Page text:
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Support for Cannabis Tourism: A Tale of Two States

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The cannabis tourism market has seen tremendous growth in recent years. However, research activities by academic scholars and industry professionals have barely scratched the surface to explore this emerging tourism segment. This study addresses the gap by comparing resident perceptions on cannabis tourism in two states, Colorado and Oregon. A quantitative survey was distributed to Colorado (n = 254) and Oregon (n = 165) residents. Results of the study revealed that the respondents in each state appear to have different views on perceived impact from, benefit of, and support level for cannabis tourism. Overall, Colorado residents' attachment was higher than Oregon respondents. Additionally, Colorado residents showed that if they had a higher place identity, they were less likely to perceive negative impacts. In a similar context, the study results also confirmed that there was a stronger causal relationship between respondents' perceived impact and support for cannabis tourism among Colorado respondents than Oregon respondents, indicating that Colorado residents' support for cannabis tourism was more significantly influenced by their perceived positive and negative impact levels than Oregon respondent. Considering the continued evolvement in the legal and economic landscapes of cannabis tourism, policy makers and industry professionals should engage in continual conversations on how to plan and manage this new tourism segment for community and state development.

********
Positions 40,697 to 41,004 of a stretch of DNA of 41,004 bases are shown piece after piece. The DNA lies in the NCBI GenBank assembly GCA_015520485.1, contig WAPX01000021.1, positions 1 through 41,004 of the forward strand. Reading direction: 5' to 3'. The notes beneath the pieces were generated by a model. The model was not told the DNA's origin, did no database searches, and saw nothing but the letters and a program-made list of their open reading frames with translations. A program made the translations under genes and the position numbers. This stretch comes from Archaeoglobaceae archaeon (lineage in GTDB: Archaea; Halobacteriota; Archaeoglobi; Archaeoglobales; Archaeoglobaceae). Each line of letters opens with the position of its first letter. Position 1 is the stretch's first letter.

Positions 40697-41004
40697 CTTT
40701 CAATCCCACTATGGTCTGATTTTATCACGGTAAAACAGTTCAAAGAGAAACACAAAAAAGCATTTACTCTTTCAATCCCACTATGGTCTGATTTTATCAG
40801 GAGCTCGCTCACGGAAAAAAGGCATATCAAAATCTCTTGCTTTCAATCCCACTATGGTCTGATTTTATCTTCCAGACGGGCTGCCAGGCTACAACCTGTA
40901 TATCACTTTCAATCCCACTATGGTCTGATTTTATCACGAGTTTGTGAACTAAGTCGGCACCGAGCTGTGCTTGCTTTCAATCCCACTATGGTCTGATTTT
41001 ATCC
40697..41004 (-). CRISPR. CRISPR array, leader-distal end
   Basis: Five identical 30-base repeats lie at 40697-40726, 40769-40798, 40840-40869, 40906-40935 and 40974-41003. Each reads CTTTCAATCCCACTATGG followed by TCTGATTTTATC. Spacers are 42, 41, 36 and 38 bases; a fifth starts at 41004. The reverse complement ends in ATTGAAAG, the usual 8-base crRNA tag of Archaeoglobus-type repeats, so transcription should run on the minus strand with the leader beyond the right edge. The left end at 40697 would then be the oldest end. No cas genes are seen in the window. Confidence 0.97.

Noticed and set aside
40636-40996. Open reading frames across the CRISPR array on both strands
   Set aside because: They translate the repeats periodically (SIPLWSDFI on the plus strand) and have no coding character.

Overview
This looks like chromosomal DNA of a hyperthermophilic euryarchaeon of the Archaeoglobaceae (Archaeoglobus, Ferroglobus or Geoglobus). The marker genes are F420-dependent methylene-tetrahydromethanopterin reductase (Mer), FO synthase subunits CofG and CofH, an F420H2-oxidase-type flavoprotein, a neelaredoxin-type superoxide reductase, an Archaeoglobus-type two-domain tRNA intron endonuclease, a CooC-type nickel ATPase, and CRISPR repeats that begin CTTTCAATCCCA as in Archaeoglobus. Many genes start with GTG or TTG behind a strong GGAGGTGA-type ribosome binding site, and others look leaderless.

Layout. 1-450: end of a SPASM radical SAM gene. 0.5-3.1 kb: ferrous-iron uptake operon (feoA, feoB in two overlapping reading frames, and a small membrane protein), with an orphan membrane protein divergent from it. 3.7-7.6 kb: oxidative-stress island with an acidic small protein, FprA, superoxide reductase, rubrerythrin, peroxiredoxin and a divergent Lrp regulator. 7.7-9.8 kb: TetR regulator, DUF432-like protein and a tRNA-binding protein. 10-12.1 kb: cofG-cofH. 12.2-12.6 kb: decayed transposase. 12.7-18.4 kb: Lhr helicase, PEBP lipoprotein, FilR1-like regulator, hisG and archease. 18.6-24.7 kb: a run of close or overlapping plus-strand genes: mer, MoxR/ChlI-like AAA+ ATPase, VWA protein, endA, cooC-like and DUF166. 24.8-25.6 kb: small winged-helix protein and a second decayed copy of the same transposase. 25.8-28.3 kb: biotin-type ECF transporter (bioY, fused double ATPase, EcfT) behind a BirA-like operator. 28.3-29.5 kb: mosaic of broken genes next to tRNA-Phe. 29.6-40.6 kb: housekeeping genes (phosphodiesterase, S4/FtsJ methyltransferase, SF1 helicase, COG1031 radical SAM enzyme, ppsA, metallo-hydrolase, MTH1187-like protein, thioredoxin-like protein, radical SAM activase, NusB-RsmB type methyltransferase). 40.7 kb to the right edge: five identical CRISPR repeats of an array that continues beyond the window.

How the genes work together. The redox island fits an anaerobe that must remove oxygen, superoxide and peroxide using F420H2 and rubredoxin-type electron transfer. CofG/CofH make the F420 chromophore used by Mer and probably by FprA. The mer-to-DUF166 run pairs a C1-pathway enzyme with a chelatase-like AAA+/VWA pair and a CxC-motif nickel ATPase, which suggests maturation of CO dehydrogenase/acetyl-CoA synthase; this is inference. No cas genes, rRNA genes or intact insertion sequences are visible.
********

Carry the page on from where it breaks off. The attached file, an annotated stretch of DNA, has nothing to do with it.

Document Type: Research Article

Publication date: October 27, 2020

This article was made available online on September 3, 2020 as a Fast Track article with title: "Support for Cannabis Tourism: A Tale of Two States".

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  • Tourism Review International is a peer-reviewed journal that advances excellence in all fields of tourism research, promotes high-level tourism knowledge, and nourishes cultural awareness in all sectors of the tourism industry by integrating industry and academic perspectives. Its international and interdisciplinary nature ensures that the needs of those interested in tourism are served by documenting industry practices, discussing tourism management and planning issues, providing a forum for primary research and critical examinations of previous research, and by chronicling changing tourism patterns and trends at the local, regional and global scale.
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